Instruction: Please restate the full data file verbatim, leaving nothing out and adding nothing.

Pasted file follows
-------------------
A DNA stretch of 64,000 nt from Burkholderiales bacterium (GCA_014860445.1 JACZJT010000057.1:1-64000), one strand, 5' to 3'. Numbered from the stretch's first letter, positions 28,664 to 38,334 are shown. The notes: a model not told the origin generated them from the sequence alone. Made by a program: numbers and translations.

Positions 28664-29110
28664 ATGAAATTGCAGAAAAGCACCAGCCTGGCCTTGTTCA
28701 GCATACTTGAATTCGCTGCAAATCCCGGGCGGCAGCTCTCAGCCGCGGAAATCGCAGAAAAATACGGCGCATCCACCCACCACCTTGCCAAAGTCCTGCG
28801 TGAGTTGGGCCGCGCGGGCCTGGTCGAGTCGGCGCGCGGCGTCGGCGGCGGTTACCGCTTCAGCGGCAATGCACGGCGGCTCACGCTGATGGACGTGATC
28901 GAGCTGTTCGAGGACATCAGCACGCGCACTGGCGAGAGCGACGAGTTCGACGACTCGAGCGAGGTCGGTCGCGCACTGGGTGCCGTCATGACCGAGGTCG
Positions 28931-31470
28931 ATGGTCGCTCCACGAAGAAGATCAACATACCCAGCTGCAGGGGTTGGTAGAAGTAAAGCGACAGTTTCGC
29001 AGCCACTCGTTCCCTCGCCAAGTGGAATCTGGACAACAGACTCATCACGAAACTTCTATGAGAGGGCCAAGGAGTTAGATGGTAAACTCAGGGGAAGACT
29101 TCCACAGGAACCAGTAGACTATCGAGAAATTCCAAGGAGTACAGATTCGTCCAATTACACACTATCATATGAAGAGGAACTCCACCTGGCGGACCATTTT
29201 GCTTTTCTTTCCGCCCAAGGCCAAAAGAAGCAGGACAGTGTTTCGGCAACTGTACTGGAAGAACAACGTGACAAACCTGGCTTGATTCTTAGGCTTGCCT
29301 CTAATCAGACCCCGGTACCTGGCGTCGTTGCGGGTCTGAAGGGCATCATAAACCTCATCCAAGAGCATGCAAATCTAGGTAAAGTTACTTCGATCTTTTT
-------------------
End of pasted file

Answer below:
A DNA stretch of 64,000 nt from Burkholderiales bacterium (GCA_014860445.1 JACZJT010000057.1:1-64000), one strand, 5' to 3'. Numbered from the stretch's first letter, positions 28,664 to 38,334 are shown. The notes: a model not told the origin generated them from the sequence alone. Made by a program: numbers and translations.

Positions 28664-29110
28664 ATGAAATTGCAGAAAAGCACCAGCCTGGCCTTGTTCA
28701 GCATACTTGAATTCGCTGCAAATCCCGGGCGGCAGCTCTCAGCCGCGGAAATCGCAGAAAAATACGGCGCATCCACCCACCACCTTGCCAAAGTCCTGCG
28801 TGAGTTGGGCCGCGCGGGCCTGGTCGAGTCGGCGCGCGGCGTCGGCGGCGGTTACCGCTTCAGCGGCAATGCACGGCGGCTCACGCTGATGGACGTGATC
28901 GAGCTGTTCGAGGACATCAGCACGCGCACTGGCGAGAGCGACGAGTTCGACGACTCGAGCGAGGTCGGTCGCGCACTGGGTGCCGTCATGACCGAGGTCG
Positions 28931-31470
28931 ATGGTCGCTCCACGAAGAAGATCAACATACCCAGCTGCAGGGGTTGGTAGAAGTAAAGCGACAGTTTCGC
29001 AGCCACTCGTTCCCTCGCCAAGTGGAATCTGGACAACAGACTCATCACGAAACTTCTATGAGAGGGCCAAGGAGTTAGATGGTAAACTCAGGGGAAGACT
29101 TCCACAGGAACCAGTAGACTATCGAGAAATTCCAAGGAGTACAGATTCGTCCAATTACACACTATCATATGAAGAGGAACTCCACCTGGCGGACCATTTT
29201 GCTTTTCTTTCCGCCCAAGGCCAAAAGAAGCAGGACAGTGTTTCGGCAACTGTACTGGAAGAACAACGTGACAAACCTGGCTTGATTCTTAGGCTTGCCT
29301 CTAATCAGACCCCGGTACCTGGCGTCGTTGCGGGTCTGAAGGGCATCATAAACCTCATCCAAGAGCATGCAAATCTAGGTAAAGTTACTTCGATCTTTTT